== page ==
Defend Truth


An election in a time of economic decline


Nazmeera Moola is Head of SA Investments at Ninety One.

It's a week before the general election, and it's worth taking stock of where we stand economically. The economic has broken down and what is needed to get the jalopy back on the road again is a shot of confidence.

A week before the South African national general election seems like an appropriate time to consider the state of the South African economy.  The evidence on the ground is pretty bleak.  Uber drivers talk about Easter weekend being deathly quiet because Easter fell before pay day this year.

Tenants are struggling to make rent payments.  The private sector is shedding jobs, instead of creating them.  Skilled people of all races are talking about seeking opportunities elsewhere in the world.

The looming election provides us with an opportunity to assess the cold hard facts of the Zuma presidency.  A decade ago, South Africa was dealing with the fall-out of the Global Financial Crisis.  Global growth was in freefall.  Commodity prices were plummeting.  Local growth was contracting.  The rand had weakened sharply.

However, South Africa felt like a good place to be.  It was one of many emerging markets that were expected to fare better than developed markets in the decade ahead.  The country was about to host the 2010 FIFA World Cup.  Growth had averaged 4.5% for the previous five years.  SA’s balance sheet was strong.  Government net loan debt bottomed at 21.8% of GDP in the fiscal year ending 31 March 2009.  Skilled South Africans were returning home, bringing their valuable offshore work experience with them.

Ten years later, and government debt has more than doubled to 50% of GDP in the latest year ended 31 March 2019.  More worryingly, it is projected to continue rising towards 60% of GDP over the next 5 years.  Government wages consume a growing and unsustainable share of South Africa’s GDP – particularly as service delivery has gone backwards over the last decade.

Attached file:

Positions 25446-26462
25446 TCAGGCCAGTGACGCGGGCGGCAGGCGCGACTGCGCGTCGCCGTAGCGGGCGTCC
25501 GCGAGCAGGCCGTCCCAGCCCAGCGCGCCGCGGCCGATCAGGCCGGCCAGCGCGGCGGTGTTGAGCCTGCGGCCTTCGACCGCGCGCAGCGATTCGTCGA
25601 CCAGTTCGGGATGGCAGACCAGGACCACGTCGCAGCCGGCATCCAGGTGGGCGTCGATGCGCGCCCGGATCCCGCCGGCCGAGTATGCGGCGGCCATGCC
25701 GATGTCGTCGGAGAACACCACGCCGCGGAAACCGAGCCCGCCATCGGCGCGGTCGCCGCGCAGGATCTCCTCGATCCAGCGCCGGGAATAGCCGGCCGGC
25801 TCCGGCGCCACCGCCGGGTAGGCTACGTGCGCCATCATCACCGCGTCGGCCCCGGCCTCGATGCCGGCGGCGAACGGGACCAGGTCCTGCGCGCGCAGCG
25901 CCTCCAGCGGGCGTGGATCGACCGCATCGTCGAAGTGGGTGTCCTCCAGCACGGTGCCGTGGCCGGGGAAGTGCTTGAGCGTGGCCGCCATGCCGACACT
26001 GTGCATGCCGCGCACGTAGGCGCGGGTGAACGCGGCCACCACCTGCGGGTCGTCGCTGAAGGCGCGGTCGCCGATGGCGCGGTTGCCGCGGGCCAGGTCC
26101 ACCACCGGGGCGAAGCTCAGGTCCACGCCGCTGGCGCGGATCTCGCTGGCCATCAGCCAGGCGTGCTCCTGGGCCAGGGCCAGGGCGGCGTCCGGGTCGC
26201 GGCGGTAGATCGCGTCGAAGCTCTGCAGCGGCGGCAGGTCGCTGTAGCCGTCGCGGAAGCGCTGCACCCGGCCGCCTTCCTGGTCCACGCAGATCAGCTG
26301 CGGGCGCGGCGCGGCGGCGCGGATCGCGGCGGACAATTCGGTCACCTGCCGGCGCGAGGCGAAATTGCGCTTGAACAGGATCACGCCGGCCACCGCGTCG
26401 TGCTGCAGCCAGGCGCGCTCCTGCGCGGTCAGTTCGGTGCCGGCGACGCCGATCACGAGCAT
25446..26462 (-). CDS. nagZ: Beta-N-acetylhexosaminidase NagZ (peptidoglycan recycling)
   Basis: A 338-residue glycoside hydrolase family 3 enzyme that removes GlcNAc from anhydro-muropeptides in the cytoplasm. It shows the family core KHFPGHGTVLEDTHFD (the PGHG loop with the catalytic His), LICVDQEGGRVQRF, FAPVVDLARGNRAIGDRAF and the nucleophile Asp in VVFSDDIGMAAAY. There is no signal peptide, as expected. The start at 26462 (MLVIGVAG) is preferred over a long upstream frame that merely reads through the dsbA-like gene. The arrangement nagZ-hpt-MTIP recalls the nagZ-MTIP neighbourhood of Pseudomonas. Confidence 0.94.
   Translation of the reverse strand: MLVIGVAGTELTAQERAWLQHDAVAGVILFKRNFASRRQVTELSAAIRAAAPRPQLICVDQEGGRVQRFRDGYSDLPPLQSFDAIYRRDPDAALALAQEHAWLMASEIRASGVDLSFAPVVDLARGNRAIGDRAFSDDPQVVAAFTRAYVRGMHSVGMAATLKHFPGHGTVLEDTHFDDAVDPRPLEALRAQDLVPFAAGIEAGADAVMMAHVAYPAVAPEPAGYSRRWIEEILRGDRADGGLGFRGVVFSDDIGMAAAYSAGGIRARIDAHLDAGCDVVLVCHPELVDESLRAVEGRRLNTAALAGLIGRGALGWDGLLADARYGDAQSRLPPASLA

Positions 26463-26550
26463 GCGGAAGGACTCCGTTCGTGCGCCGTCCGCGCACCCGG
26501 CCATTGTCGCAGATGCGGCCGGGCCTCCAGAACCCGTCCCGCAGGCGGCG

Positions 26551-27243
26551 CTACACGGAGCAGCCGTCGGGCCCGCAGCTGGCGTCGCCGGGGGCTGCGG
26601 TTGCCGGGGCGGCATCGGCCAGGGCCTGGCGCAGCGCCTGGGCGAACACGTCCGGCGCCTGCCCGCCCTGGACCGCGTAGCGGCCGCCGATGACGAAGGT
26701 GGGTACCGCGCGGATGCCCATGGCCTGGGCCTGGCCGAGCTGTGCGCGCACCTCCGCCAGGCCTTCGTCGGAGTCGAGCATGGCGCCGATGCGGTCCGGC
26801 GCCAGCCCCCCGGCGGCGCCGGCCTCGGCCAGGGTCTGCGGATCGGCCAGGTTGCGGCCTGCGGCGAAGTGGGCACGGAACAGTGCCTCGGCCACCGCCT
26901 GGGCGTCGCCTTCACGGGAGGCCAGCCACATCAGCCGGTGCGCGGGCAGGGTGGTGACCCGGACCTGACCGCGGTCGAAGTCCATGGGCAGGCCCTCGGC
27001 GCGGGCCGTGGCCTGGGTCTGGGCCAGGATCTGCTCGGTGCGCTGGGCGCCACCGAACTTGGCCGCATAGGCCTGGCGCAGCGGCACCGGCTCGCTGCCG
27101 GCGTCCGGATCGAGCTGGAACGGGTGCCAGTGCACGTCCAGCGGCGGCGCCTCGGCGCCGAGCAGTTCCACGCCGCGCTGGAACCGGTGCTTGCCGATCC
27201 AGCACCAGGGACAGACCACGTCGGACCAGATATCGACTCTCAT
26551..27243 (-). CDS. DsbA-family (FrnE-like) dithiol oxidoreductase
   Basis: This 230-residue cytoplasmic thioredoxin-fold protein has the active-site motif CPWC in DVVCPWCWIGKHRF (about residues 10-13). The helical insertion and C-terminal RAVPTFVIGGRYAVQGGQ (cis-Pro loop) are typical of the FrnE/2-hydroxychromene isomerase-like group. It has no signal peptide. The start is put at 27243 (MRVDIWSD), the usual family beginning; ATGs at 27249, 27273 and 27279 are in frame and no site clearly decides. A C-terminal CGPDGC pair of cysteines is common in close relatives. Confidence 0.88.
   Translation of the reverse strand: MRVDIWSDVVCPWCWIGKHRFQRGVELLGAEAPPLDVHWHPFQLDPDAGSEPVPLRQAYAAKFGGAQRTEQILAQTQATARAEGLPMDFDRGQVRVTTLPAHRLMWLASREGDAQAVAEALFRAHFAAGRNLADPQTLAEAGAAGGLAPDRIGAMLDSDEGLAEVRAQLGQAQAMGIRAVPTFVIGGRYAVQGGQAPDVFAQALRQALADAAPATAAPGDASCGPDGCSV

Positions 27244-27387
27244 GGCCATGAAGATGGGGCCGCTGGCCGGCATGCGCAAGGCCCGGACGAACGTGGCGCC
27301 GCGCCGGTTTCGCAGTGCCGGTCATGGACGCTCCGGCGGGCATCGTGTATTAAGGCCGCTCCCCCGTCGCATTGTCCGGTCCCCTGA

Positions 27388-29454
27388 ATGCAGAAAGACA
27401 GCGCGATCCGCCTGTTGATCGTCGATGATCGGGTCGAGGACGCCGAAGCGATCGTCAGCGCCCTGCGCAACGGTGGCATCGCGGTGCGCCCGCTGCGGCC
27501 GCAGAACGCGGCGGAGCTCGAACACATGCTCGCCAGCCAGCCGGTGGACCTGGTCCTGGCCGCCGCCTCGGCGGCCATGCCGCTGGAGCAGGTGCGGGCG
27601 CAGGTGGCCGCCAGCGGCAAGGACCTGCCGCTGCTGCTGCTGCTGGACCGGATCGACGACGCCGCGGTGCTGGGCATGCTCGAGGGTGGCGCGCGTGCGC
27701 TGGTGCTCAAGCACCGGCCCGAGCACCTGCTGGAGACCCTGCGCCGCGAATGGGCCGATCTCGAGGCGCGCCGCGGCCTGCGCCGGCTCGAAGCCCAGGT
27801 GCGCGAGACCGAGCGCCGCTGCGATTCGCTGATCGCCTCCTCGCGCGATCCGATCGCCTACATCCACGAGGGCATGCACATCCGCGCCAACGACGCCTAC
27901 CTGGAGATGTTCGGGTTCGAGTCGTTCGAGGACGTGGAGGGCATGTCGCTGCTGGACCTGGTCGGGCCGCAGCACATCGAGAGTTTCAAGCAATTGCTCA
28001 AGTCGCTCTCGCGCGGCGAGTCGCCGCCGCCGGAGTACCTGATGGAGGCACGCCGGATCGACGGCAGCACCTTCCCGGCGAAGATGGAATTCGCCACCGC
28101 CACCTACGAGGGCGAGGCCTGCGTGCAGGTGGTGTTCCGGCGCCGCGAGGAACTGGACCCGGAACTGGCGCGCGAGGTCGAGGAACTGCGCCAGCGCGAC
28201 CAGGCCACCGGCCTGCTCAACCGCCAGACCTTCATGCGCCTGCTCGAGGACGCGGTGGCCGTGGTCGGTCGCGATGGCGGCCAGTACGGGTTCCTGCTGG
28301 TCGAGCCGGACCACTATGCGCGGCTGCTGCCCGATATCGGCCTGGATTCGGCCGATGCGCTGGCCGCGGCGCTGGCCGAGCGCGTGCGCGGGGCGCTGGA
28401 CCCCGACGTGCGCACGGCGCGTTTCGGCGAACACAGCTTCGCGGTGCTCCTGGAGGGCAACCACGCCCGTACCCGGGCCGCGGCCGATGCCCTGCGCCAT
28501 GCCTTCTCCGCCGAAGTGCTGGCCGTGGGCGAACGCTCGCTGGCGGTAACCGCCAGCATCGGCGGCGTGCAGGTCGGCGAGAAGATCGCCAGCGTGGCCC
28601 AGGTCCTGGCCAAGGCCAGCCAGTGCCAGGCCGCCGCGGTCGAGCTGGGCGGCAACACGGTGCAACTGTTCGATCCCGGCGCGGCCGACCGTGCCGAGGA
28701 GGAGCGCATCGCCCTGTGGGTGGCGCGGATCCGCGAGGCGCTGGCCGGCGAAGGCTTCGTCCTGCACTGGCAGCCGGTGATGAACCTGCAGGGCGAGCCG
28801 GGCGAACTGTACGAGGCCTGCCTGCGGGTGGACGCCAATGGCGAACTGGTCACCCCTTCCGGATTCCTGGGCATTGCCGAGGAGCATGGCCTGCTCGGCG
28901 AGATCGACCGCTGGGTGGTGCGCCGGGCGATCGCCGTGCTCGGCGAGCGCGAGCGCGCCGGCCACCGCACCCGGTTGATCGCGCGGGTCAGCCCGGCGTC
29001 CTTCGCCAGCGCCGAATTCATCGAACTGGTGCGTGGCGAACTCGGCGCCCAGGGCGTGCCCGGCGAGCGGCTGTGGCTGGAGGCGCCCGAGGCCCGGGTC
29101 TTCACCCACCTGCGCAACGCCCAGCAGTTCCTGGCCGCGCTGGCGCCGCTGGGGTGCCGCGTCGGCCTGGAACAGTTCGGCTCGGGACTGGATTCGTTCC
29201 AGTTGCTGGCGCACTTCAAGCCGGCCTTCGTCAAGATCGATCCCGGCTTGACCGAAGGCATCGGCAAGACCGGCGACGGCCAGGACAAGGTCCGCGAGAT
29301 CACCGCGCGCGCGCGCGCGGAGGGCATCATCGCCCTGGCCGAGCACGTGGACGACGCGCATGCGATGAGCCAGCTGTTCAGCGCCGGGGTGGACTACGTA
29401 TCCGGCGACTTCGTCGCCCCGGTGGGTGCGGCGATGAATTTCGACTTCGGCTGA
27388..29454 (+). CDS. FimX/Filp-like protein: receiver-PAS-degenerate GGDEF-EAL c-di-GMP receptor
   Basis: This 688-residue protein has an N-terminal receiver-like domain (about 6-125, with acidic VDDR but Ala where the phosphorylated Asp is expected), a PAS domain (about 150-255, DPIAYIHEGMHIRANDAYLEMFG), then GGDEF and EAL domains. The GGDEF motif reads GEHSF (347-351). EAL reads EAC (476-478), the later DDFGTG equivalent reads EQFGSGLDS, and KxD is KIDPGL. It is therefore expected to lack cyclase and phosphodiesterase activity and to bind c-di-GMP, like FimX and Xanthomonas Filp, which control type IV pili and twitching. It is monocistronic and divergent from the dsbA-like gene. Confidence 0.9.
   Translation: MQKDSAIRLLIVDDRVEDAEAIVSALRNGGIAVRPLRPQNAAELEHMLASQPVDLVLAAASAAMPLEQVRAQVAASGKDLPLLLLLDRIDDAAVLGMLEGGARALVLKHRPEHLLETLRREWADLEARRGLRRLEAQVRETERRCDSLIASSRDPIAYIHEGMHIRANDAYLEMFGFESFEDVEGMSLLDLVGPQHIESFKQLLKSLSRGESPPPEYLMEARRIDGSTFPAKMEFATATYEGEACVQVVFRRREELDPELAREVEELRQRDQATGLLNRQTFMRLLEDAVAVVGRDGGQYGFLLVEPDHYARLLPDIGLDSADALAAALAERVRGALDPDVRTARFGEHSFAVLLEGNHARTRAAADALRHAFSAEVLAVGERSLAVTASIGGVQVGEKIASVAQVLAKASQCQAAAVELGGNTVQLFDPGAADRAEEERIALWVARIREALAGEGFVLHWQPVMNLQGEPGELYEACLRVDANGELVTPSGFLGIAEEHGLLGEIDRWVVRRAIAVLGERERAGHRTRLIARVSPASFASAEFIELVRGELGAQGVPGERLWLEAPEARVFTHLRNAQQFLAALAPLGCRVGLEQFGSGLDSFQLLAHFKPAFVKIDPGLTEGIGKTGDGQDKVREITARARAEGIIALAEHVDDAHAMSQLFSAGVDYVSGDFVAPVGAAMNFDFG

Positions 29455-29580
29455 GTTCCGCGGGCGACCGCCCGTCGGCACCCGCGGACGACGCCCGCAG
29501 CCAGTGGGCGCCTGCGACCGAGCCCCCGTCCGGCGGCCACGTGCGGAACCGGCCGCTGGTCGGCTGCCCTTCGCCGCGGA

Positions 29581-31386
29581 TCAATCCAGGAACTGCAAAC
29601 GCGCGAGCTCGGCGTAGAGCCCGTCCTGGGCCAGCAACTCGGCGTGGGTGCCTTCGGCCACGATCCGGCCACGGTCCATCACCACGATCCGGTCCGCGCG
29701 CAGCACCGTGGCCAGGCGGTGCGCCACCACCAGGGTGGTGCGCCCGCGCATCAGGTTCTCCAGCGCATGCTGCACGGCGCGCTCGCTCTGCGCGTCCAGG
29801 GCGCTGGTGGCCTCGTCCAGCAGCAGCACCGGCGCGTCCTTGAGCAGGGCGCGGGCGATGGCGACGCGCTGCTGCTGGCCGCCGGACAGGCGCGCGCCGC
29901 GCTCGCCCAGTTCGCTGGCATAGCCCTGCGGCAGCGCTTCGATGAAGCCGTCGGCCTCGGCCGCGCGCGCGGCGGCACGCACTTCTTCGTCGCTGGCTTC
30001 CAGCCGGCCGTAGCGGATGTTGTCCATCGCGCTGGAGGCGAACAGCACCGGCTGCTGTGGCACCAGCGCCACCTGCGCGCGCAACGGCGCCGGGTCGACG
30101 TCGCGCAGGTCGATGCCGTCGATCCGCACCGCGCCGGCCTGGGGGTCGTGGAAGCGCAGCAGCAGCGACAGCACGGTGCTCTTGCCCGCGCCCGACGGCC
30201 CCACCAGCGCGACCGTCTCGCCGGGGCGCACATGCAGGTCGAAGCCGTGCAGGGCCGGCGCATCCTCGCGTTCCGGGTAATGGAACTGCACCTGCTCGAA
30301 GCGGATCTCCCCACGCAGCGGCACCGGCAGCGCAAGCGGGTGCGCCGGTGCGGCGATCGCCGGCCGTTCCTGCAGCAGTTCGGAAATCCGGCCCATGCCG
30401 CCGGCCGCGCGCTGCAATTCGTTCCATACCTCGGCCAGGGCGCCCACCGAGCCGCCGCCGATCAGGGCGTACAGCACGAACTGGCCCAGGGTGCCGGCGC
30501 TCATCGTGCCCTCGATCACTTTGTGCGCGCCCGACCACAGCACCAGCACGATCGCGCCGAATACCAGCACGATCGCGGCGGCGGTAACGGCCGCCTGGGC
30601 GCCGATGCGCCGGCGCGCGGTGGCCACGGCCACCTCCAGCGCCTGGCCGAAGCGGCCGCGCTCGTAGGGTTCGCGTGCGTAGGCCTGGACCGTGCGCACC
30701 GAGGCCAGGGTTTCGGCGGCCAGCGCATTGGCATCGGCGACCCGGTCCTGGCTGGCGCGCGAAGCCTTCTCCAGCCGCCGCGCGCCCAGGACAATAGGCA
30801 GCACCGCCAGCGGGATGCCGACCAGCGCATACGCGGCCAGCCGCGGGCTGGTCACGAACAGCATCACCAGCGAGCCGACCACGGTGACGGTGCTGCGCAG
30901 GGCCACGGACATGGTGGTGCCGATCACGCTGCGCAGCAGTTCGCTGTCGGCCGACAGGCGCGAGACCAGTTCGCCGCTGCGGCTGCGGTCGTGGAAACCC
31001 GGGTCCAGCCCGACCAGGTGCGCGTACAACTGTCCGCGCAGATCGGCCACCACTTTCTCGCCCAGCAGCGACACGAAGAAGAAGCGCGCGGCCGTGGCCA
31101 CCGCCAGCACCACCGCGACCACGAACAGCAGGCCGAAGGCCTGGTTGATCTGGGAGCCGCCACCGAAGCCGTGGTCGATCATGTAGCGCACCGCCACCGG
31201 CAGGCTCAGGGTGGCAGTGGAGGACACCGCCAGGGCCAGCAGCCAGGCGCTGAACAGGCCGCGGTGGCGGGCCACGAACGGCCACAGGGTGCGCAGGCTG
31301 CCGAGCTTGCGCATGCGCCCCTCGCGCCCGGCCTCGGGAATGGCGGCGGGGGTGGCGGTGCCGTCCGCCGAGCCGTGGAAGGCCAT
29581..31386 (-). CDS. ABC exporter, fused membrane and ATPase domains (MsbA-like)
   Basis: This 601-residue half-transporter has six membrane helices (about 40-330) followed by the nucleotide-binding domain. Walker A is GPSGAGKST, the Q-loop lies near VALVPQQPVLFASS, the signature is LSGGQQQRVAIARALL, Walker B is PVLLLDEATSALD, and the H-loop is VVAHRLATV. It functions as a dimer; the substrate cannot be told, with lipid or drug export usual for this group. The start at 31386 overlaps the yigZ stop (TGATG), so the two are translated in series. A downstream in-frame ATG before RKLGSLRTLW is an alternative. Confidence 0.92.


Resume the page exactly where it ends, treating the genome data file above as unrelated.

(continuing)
Beyond the national government debt, in March 2009, Eskom’s borrowing totalled R74.7bn.  By March 2019, this had risen almost six-fold to R419bn.  A host of other state-owned companies, including SAA and Denel, have been mismanaged and looted in the last ten years.

In addition, the South African corporate sector has been rocked by a series of scandals, most notably the collapse of Steinhoff in December 2017.  This has left the average South African wondering if anyone is trustworthy.

Cumulatively, this has led to a steady erosion in confidence.  And this lack of confidence is the root of the problem.  Household cash deposits at banks are near 40% of personal disposable income.  This is the same level as we saw in 1991.

In 1992, my mother was worried about a potential civil war and stockpiling baked beans and sanitary pads.  The consumer today is currently behaving in a similar manner to when the country was fearing a civil war?  How is that possible?

The bottom line is that an injection of confidence is badly needed.  Without higher consumer and business confidence, neither consumer spending or business investment will grow.  Without these. overall GDP growth will remain anaemic.  Growth at sub-1% per annum is insufficient for South Africa to stabilise the current debt burden.  (We have not even begun to discuss the enormous social burden that can only be addressed by massive job growth for the unemployed youth.)

The starting point to improved confidence is government reforms.  These need to address two broad streams.  Firstly, South Africa’s public sector balance sheet needs to be stabilised.  This involves cutting expenditure, which unfortunately means jobs, and improving management.  Secondly, confidence is required.  Some moves to prosecute the glut of corruption that the various commissions of enquiry have unearthed will go a long way to providing reassurance to a disillusioned populace.  Eskom needs to be operationally steadied.  Nothing kills confidence like level 4 load shedding!

Adjusted for inflation, GDP per capita peaked at R50 815 in 1980.  It then proceeded to grind lower for thirteen years, bottoming at R42 386 in 1993.  (Remember that we are adjusting for inflation!)  It took until 2006 for GDP per capita to surpass the 1980 level before it peaked at R56 549 in 2014.  It has been slowly moving lower by about 0.5% per annum since then.  Without significant reform that triggers growth, South Africa will have another lost decade – as we saw in the 1980s.  A change is needed.  Is the ANC functional enough to deliver this? DM

Nazmeera Moola is the Head of Investments, Investec Asset Management


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